Daniels v. Upton et al

Filing 65

REPORT AND RECOMMENDATIONS of the Magistrate Judge that the Court GRANT Defendants' 34 MOTION to Dismiss, DISMISS Plaintiff's 1 Complaint, DISMISS AS MOOT all other pending Motions, and DENY Plaintiff leave to appeal in forma pauperis . It is further RECOMMENDED that the Court DIRECT the Clerk of Court to CLOSE this case. Any party seeking to object to this Report and Recommendation is ordered to file specific written objections within fourteen (14) days of the date on which this Report and Recommendation is entered. (Objections to R&R due by 8/8/2017). ORDER directing service of the REPORT AND RECOMMENDATIONS of the Magistrate Judge. Signed by Magistrate Judge R. Stan Baker on 7/25/2017. (csr)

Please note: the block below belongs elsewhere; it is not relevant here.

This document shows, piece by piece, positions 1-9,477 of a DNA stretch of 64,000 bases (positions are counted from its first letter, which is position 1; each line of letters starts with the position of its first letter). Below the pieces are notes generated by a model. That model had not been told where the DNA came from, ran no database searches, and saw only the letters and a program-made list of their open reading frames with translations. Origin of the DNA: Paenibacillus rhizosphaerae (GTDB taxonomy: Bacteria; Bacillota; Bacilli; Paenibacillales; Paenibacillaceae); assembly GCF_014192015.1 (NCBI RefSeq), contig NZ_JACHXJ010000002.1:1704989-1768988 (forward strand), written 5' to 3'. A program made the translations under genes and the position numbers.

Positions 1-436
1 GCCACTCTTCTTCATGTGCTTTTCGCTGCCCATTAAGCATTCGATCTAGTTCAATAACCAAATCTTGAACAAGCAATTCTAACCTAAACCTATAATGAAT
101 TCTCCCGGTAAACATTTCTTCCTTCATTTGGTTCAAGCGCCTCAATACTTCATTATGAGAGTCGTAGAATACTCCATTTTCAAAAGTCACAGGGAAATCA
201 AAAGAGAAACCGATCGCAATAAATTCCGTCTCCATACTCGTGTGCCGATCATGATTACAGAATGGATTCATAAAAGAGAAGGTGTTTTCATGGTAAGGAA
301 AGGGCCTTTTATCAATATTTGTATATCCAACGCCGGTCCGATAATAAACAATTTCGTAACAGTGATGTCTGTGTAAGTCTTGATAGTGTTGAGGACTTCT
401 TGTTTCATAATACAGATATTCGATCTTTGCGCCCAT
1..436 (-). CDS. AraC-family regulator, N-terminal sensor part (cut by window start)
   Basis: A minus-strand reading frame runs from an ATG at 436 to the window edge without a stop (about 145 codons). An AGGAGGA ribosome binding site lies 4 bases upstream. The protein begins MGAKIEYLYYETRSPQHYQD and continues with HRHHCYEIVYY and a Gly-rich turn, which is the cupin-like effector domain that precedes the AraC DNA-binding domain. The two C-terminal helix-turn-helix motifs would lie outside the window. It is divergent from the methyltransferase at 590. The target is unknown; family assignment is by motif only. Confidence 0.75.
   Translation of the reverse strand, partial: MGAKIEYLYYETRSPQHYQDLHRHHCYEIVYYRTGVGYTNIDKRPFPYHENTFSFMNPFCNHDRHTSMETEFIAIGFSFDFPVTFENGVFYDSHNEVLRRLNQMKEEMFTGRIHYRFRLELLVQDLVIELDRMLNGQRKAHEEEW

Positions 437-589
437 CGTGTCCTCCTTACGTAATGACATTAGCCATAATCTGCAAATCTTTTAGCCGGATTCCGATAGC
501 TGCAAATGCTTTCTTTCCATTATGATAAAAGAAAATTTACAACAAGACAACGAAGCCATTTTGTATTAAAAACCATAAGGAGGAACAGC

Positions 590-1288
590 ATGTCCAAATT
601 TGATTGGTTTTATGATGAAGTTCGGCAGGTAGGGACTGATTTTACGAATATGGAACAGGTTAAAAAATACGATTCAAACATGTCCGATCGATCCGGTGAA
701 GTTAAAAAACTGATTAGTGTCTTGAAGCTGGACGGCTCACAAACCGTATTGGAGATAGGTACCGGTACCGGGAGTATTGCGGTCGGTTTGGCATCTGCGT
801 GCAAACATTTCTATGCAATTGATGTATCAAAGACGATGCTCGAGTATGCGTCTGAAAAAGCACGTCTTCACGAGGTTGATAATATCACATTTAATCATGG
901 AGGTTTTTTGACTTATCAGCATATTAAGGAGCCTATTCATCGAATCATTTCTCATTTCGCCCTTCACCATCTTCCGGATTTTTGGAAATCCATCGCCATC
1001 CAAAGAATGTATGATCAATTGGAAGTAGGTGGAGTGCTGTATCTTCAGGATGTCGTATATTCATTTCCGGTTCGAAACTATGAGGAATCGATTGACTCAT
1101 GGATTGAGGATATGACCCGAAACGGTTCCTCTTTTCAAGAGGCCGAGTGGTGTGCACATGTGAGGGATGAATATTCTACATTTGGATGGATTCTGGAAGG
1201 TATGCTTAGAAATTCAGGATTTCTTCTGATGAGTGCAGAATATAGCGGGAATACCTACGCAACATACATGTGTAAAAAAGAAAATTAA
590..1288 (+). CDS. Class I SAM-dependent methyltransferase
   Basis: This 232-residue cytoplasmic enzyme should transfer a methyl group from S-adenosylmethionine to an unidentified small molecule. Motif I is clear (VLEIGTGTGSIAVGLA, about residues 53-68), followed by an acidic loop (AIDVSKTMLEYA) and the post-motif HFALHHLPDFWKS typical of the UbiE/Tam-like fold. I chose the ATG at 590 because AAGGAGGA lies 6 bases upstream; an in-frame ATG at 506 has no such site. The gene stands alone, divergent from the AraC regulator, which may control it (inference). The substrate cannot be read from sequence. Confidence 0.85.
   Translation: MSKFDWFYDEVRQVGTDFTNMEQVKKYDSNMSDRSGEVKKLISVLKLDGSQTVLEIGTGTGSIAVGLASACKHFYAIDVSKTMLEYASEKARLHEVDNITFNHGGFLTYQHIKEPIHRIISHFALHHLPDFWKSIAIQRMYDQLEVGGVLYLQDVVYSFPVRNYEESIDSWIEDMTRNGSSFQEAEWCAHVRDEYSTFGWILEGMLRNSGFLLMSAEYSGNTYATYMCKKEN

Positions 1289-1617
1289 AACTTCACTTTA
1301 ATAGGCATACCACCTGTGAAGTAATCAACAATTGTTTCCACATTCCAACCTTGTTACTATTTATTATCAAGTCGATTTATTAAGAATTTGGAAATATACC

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IN THE UNITED STATES DISTRICT COURT FOR THE SOUTHERN DISTRICT OF GEORGIA STATESBORO DIVISION XAVIER DANIELS, Plaintiff, CIVIL ACTION NO.: 6:16-cv-94 v. MANAGER UPTON; WARDEN ROBERT TOOLE; and STANLEY WILLIAMS, Defendants. ORDER and MAGISTRATE JUDGE’S REPORT AND RECOMMENDATION Plaintiff, an inmate at Georgia State Prison (“GSP”) in Reidsville, Georgia, filed this cause of action pursuant to 42 U.S.C. § 1983 alleging that Defendants violated his constitutional rights. For the reasons set forth below, I RECOMMEND that the Court GRANT Defendants’ Motion to Dismiss, (doc. 34), DISMISS Plaintiff’s Complaint, DISMISS AS MOOT all other pending Motions, and DENY Plaintiff leave to appeal in forma pauperis. I further RECOMMEND that the Court DIRECT the Clerk of Court to CLOSE this case. BACKGROUND 1 On March 13, 2014, prison officials at GSP assigned Plaintiff to the Tier II administrative segregation unit while the Inmate Affairs Unit and the Georgia Department of Corrections investigated an assault that occurred while Plaintiff was incarcerated at Smith State Prison in Glennville, Georgia. (Doc. 1, p. 2.) Plaintiff states that, although he does not qualify for Tier II 1 The Court takes the following facts from Plaintiff’s Complaint, (doc. 1), and Amended Complaint, (doc. 4), and assumes them to be true, as it must at this stage. The Court refers to relevant allegations from Plaintiff’s original Complaint because Plaintiff indicated that his Amended Complaint only amended portions of the original filing. (Doc. 4, pp. 1, 4.) placement under GSP’s program criteria, Defendants are continuing to hold him in Tier II as punishment for being assaulted at Smith State Prison. (Id. at p. 3.) Plaintiff contends that, during his segregation, he has had all his personal property taken away, lost all his privileges, and lost nearly thirty pounds. (Doc. 4, p. 2.) Plaintiff claims that conditions in Tier II are “unacceptably bad.” (Doc. 1, p. 6.) Specifically, he complains of, inter alia, poor cell sanitation, inmates throwing feces, dusty ventilation, insects, excessive noise, poor showers, “poorly ran recreation,” and dirty food trays. (Id.) On August 25, 2016, the Court conducted the requisite frivolity review and allowed only Plaintiff’s due process claims to proceed. (Docs. 12, 15.) On January 18, 2017, Defendants filed a Motion to Dismiss, (doc. 34), to which Plaintiff filed Objections, (doc. 38). On May 1, 2017, Plaintiff filed additional Objections, (doc. 56), Defendants filed a Reply, (doc. 59), and Plaintiff filed a Response, (doc. 62). STANDARD OF REVIEW Under a Rule 12(b)(6) motion to dismiss, a court must “accept[ ] the allegations in the complaint as true and constru[e] them in the light most favorable to the plaintiff.” Belanger v. Salvation Army, 556 F.3d 1153, 1155 (11th Cir. 2009). “A complaint must state a facially plausible claim for relief, and ‘[a] claim has facial plausibility when the plaintiff pleads factual content that allows the court to draw the reasonable inference that the defendant is liable for the misconduct alleged.’” Wooten v. Quicken Loans, Inc., 626 F.3d 1187, 1196 (11th Cir. 2010) (quoting Ashcroft v. Iqbal, 556 U.S. 662, 678 (2009)). “A pleading that offers labels and conclusions or a formulaic recitation of the elements of a cause of action” does not suffice. Iqbal, 556 U.S. at 678. 2 “The plausibility standard is not akin to a probability requirement, but it asks for more than a sheer possibility that a defendant has acted unlawfully. Where a complaint pleads facts that are merely consistent with a defendant’s liability, it stops short of the line between possibility and plausibility of entitlement to relief.” Id. (internal punctuation and citation omitted). While a court must accept all factual allegations in a complaint as true, this tenet “is inapplicable to legal conclusions. Threadbare recitals of the elements of a cause of action, supported by mere conclusory statements,” are insufficient. Id. DISCUSSION The Due Process Clause of the Fourteenth Amendment protects against State deprivations of “life, liberty, or property without due process of law.” U.S. Const. amend. XIV. “The most familiar office of that Clause is to provide a guarantee of fair procedure in connection with any deprivation of life, liberty, or property by a State.” Collins v. City of Harker Heights, 503 U.S. 115, 125 (1992). This is known as the procedural due process component of the Clause. However, the meaning of “liberty” under the Due Process Clause has been expanded to include certain implied, “fundamental rights” that “cannot be limited at all, except by provisions that are narrowly tailored to serve a compelling state interest.” Kerry v. Din, ___ U.S. ___, 135 S. Ct. 2128, 2133 (June 15, 2015) (quotations and citations omitted). This guarantee is known as the substantive component of the Due Process Clause. 2 2 Substantive due process is a controversial and frequently assailed doctrine. See, e.g., McDonald v. City of Chicago, 561 U.S. 742, 811 (2010) (Thomas, J., concurring) (“The notion that a constitutional provision that guarantees only ‘process’ before a person is deprived of life, liberty, or property could define the substance of those rights strains credulity for even the most casual user of words. . . . The one theme that links the Court’s substantive due process precedents together is their lack of a guiding principle to distinguish ‘fundamental’ rights that warrant protection from nonfundamental rights that do not.”); Nat’l Aeronautics & Space Admin. v. Nelson, 562 U.S. 134, 161 (2011) (Scalia, J., dissenting) (describing substantive due process as an “infinitely plastic concept”). 3 I. Procedural Due Process A Section 1983 action alleging a procedural due process violation requires proof of three elements: “deprivation of a constitutionally-protected liberty or property interest; state action; and constitutionally-inadequate process.” Cryder v. Oxendine, 24 F.3d 175, 177 (11th Cir. 1994). Plaintiff does not allege that his due process right to property has been threatened by his placement in Tier II segregation. Accordingly, the appropriate due process analysis requires a look into Plaintiff’s liberty interests. Historically, the liberty interest protected by the Due Process Clause included the right “generally to enjoy those privileges long recognized at common law as essential to the orderly pursuit of happiness by free men.” Ingraham v. Wright, 430 U.S. 651, 673 (1977) (citations omitted); see also Kerry, ___ U.S. at ___, 135 S. Ct. at 2132–33. However, the Eleventh Circuit Court of Appeals has identified two situations in which a prisoner—already deprived of liberty in the traditional sense—can be further deprived of liberty such that procedural due process protections are required: (1) when there is a “change in the prisoner’s conditions of confinement so severe that it essentially exceeds the sentence imposed by the court[ ]”; and (2) when the State has consistently given a benefit to prisoners, usually through a statute or administrative policy, and the deprivation of that benefit “imposes atypical and significant hardship on the inmate in relation to the ordinary incidents of prison life.” Kirby v. Siegelman, 195 F.3d 1285, 1291 (11th Cir. 1999) (quoting Sandin v. Conner, 515 U.S. 472, 484 (1995)). Under the first scenario, the liberty interest arises from the Due Process Clause itself and “exists apart from the state; in the second, the liberty interest is created by the state.” Id. (citing Bass v. Perrin, 170 F.3d 1312, 1318 (11th Cir. 1999)); see also Sandin, 515 U.S. at 484 (“[Liberty] interests will be generally limited to freedom from restraint which, while not exceeding the sentence in such an unexpected 4 manner as to give rise to protection by the Due Process Clause of its own force, nonetheless imposes atypical and significant hardship on the inmate in relation to the ordinary incidents of prison life.”) (internal citations omitted). A. Whether Plaintiff Alleges a Liberty Interest Arising from the Due Process Clause Itself Our judicial history is replete with cases determining when the conditions of confinement are so severe that it essentially exceeds the sentence imposed by the court. See, e.g., Washington v. Harper, 494 U.S. 210 (1990) (liberty interest in avoiding involuntary administration of psychotropic drugs to inmate); Vitek v. Jones, 445 U.S. 480 (1980) (liberty interest in avoiding involuntary psychiatric treatment and commitment to mental institution); Kirby, 195 F.3d 1285 (liberty interest in not being branded a sex offender when inmate was never convicted of a sex crime). These cases all address a liberty interest arising from the Due Process Clause itself and are “expressly protected . . . under the original understanding of the term [liberty].” Kerry, ___ U.S. at ___, 135 S. Ct. at 2137. Notably, this interest does not include “a liberty interest in avoiding transfer to more adverse conditions of confinement.” Wilkinson v. Austin, 545 U.S. 209, 221 (2005) (citing Meachum v. Fano, 427 U.S. 215, 225 (1976)); see also Sandin, 515 U.S. at 485 (“Discipline by prison officials [including disciplinary segregation] in response to a wide range of misconduct falls within the expected perimeters of the sentence imposed by a court of law.”) Accordingly, Plaintiff’s placement in Tier II segregation does not implicate a liberty interest arising from the Due Process Clause itself. Plaintiff’s segregation does not rise to the level of a change so severe that his conditions of confinement essentially exceed the sentence imposed by the Court. 5 B. Whether Plaintiff Alleges a State-Created Liberty Interest However, “a liberty interest in avoiding particular conditions of confinement may arise from state policies or regulations, subject to the important limitations set forth in Sandin[.]” Wilkinson, 545 U.S. at 222 (internal citation omitted). Specifically, “the touchstone of the inquiry into the existence of a protected, state-created liberty interest in avoiding restrictive conditions of confinement is not the language of regulations regarding those conditions but the nature of those conditions themselves[.]” Id. at 223. Thus, Sandin requires the Court to determine whether the conditions of confinement impose an atypical and significant hardship on the inmate “in relation to the ordinary incidents of prison life.” 515 U.S. at 484. 3 Defendants argue that Plaintiff fails to allege sufficient facts to indicate that conditions of confinement in Tier II impose an atypical and significant hardship. (Doc. 34-1.) Specifically, Defendants argue that Plaintiff fails to “make any allegation regarding the conditions of ordinary prison life or how the alleged conditions of his own confinement represent a significant hardship in comparison.” (Id. at p. 8.) In his Objections, Plaintiff largely focuses on how he should not have been placed in Tier II because he “did not do anything wrong” and how Defendants did not properly conduct the investigation into his assault. (Doc. 38-1.) 4 3 In Sandin, the United States Supreme Court found no liberty interest when an inmate was assigned to segregated confinement for thirty days because it did not “present a dramatic departure from the basic conditions of [the inmate’s] sentence.” 515 U.S. at 485. The Supreme Court noted that the inmate’s sentence was unaffected by this assignment, and the conditions of disciplinary segregation mirrored the conditions of administrative segregation and protective custody. Id. at 485–86. 4 Plaintiff attempts to provide new facts regarding the differences between Tier II and general population prison conditions in his May 1, 2017, Objections. (Doc. 56-1.) However, Plaintiff’s May 1, 2017, Objections were filed nearly three months past the Objections filing deadline, and Plaintiff provided no explanation as to why he was so dilatory in submitting his additional Objections. In fact, the record shows that Plaintiff was clearly capable of timely filing Objections, and he did indeed do so on January 30, 2017, (doc. 38). Thus, the Court will not consider Plaintiff’s untimely filed May 1, 2017, Objections. Furthermore, to the extent Plaintiff seeks to amend his Complaint with his May 1, 2017, Objections, he may not do so. As the Court specifically instructed Plaintiff, the “filing of Objections is not a proper 6 While Plaintiff makes various allegations regarding the conditions of his confinement in Tier II, Plaintiff fails to provide any detail as to how his conditions differ from that of the general population. In fact, Plaintiff’s only claim of differing conditions is a conclusory allegation that he “is being denied and deprived of his full privilege’s [sic] which he’s entitled to just like the general population prisoner’s [sic].” (Doc. 1, p. 7; see also id. at pp. 8–9.) 5 However, Plaintiff fails to elaborate what these privileges might be and whether they are denied because of his status as a Tier II inmate. These conclusory allegations are insufficient to support a claim of due process. See Iqbal, 556 U.S. at 678 (“[A] complaint [does not] suffice if it tenders naked assertions devoid of further factual enhancement.”) (internal quotations and citations omitted). Thus, Plaintiff fails to set forth facts to support his claim that the conditions in Tier II segregation impose the type of atypical and significant hardship to trigger a state-created liberty interest. See Walker v. Grable, 414 F. App’x 187 (11th Cir. 2011) (no liberty interest where inmate failed to allege that conditions in segregation were different from conditions in general population); Smith v. Reg’l Dir. of Fla. Dep’t of Corr., 368 F. App’x 9 (11th Cir. 2010) (no liberty interest found for inmate placed in segregation because plaintiff could not show that segregation caused a major vehicle through which to make new allegations or present additional evidence.” (Doc. 12, p. 18); see also Williams v. McNeil, 557 F.3d 1287 (11th Cir. 2009). Yet even if the Court, in an abundance of caution, were to consider the claims alleged in Plaintiff’s May 1, 2017, Objections, they would be unhelpful to his case. Plaintiff’s Objections still fail to make specific allegations as to how the conditions in Tier II impose an atypical and significant hardship in relation to the ordinary incidents of prison life. While Plaintiff provides various case citations and their summaries, he fails to include any relevant details describing how conditions in Tier II meaningfully differ from those in general population. (Doc. 38, pp. 3–5.) In fact, Plaintiff’s allegations appear to be generalized complaints of prison conditions overall rather than any specific claim that the conditions are unique to Tier II. (Id.) 5 Plaintiff makes one specific allegation that the “tier 2 program has limits on the food and other items you can buy.” (Doc. 1, p. 4.) This allegation alone—particularly without further explanation as to how this restriction has affected Plaintiff—is insufficient to trigger constitutional protection. See Sandin, 515 U.S. at 485 (“Lawful incarceration brings about the necessary withdrawal or limitation of many privileges and rights[.]”) (internal quotations and citations omitted); see also Moulds v. Bullard, 345 F. App’x 387, 396 (11th Cir. 2009) (no liberty interest found where prisoner was denied, among other things, one meal per day and failed to allege facts showing that his diet, as a whole, was inadequate). 7 disruption to his environment as compared to placement in general population); Smith v. Sec’y, Fla. Dep’t of Corr., 358 F. App’x 60 (11th Cir. 2009). Accordingly, the Court should GRANT this portion of Defendants’ Motion to Dismiss and DISMISS Plaintiff’s procedural due process claims. II. Substantive Due Process As established above, the substantive component of the Due Process Clause “provides heightened protection against government interference with certain fundamental rights[.]” Washington v. Glucksberg, 521 U.S. 702, 718–19 (1997) (internal citations omitted). If Plaintiff has a fundamental right, then the government may not infringe on that right unless it proves that the limitation is “narrowly tailored to serve a compelling state interest.” Reno v. Flores, 507 U.S. 292, 302 (1993). The Supreme Court has specified these fundamental rights throughout a long line of cases. See Glucksberg, 521 U.S. at 720 (collecting cases). However, any substantive due process analysis “must begin with a careful description of the asserted right,” because the “doctrine of judicial self-restraint requires us to exercise the utmost care whenever we are asked to break new ground in this field.” Reno, 507 U.S. at 302 (internal quotation and citations omitted). Furthermore, in determining what a fundamental right is, “the relevant question is not whether the asserted interest is consistent with this Court’s substantive-due-process line of cases, but whether it is supported by this Nation’s history and practice.” Kerry, ___ U.S. at ___, 135 S. Ct. at 2135 (internal quotations and citations omitted). Specifically, fundamental liberty rights must be so “objectively, deeply rooted in this Nation’s history and tradition, and implicit in the concept of ordered liberty, such that neither liberty nor justice would exist if they were sacrificed.” Glucksberg, 521 U.S. at 720–21 (internal quotations and citations omitted). 8 Here, Plaintiff claims that he has a fundamental right to be free from administrative segregation from the prison’s general poplulation. This right is not already enumerated within the Supreme Court’s “substantive-due-process line of cases.” Accordingly, the Court must determine whether there is a “deeply rooted” history and practice to be free of segregation. The Supreme Court has repeatedly found that “lawfully incarcerated persons retain only a narrow range of protected liberty interests.” Hewitt v. Helms, 459 U.S. 460, 467 (1983); see also Montanye v. Haymes, 427 U.S. 236, 242 (1976) (“As long as the conditions or degree of confinement to which the prisoner is subjected is within the sentence imposed upon him and is not otherwise violative of the Constitution, the Due Process Clause does not in itself subject an inmate’s treatment by prison authorities to judicial oversight.”). Furthermore, the Supreme Court’s decisions “have consistently refused to recognize more than the most basic liberty interests in prisoners.” Id. These interests do not include freedom from more adverse conditions of confinement. Meachum, 427 U.S. at 224–25. Thus, there is no “objectively, deeply rooted” history and practice in this Nation to be free from segregation or even a segregation with more adverse conditions. Accordingly, the Court should GRANT this portion of Defendants’ Motion to Dismiss and DISMISS Plaintiff’s substantive due process claims. III. Leave to Appeal in Forma Pauperis The Court should also deny Plaintiff leave to appeal in forma pauperis. 6 Though Plaintiff has, of course, not yet filed a notice of appeal, it would be appropriate to address these issues in the Court’s order of dismissal. Fed. R. App. P. 24(a)(3) (trial court may certify that appeal is not taken in good faith “before or after the notice of appeal is filed”). 6 A certificate of appealability is not required in this Section 1983 action. 9 An appeal cannot be taken in forma pauperis if the trial court certifies that the appeal is not taken in good faith. 28 U.S.C. § 1915(a)(3); Fed. R. App. P. 24(a)(3). Good faith in this context must be judged by an objective standard. Busch v. Cty. of Volusia, 189 F.R.D. 687, 691 (M.D. Fla. 1999). A party does not proceed in good faith when he seeks to advance a frivolous claim or argument. See Coppedge v. United States, 369 U.S. 438, 445 (1962). A claim or argument is frivolous when it appears the factual allegations are clearly baseless or the legal theories are indisputably meritless. Neitzke v. Williams, 490 U.S. 319, 327 (1989); Carroll v. Gross, 984 F.2d 392, 393 (11th Cir. 1993). Stated another way, an in forma pauperis action is frivolous and, thus, not brought in good faith, if it is “without arguable merit either in law or fact.” Napier v. Preslicka, 314 F.3d 528, 531 (11th Cir. 2002); see also Brown v. United States, Nos. 407CV085, 403CR001, 2009 WL 307872, at *1–2 (S.D. Ga. Feb. 9, 2009). Based on the above analysis of Plaintiff’s action, there are no non-frivolous issues to raise on appeal, and an appeal would not be taken in good faith. Thus, the Court should DENY Plaintiff in forma pauperis status on appeal. CONCLUSION Based on the foregoing, I RECOMMEND that the Court GRANT Defendants’ Motion to Dismiss, (doc. 34), DISMISS Plaintiff’s Complaint, DISMISS AS MOOT all other pending Motions, and DENY Plaintiff leave to appeal in forma pauperis. I further RECOMMEND that the Court DIRECT the Clerk of Court to CLOSE this case. The Court ORDERS any party seeking to object to this Report and Recommendation to file specific written objections within fourteen (14) days of the date on which this Report and Recommendation is entered. Any objections asserting that the Magistrate Judge failed to address any contention raised in the Complaint must also be included. Failure to do so will bar any later 10 challenge or review of the factual findings or legal conclusions of the Magistrate Judge. See 28 U.S.C. § 636(b)(1)(C); Thomas v. Arn, 474 U.S. 140 (1985). A copy of the objections must be served upon all other parties to the action. The filing of objections is not a proper vehicle through which to make new allegations or present additional evidence. Upon receipt of Objections meeting the specificity requirement set out above, a United States District Judge will make a de novo determination of those portions of the report, proposed findings, or recommendation to which objection is made and may accept, reject, or modify in whole or in part, the findings or recommendations made by the Magistrate Judge. Objections not meeting the specificity requirement set out above will not be considered by a District Judge. A party may not appeal a Magistrate Judge’s report and recommendation directly to the United States Court of Appeals for the Eleventh Circuit. Appeals may be made only from a final judgment entered by or at the direction of a District Judge. The Court DIRECTS the Clerk of Court to serve a copy of this Report and Recommendation upon the parties. SO ORDERED and REPORTED and RECOMMENDED, this 25th day of July, 2017. R. STAN BAKER UNITED STATES MAGISTRATE JUDGE SOUTHERN DISTRICT OF GEORGIA 11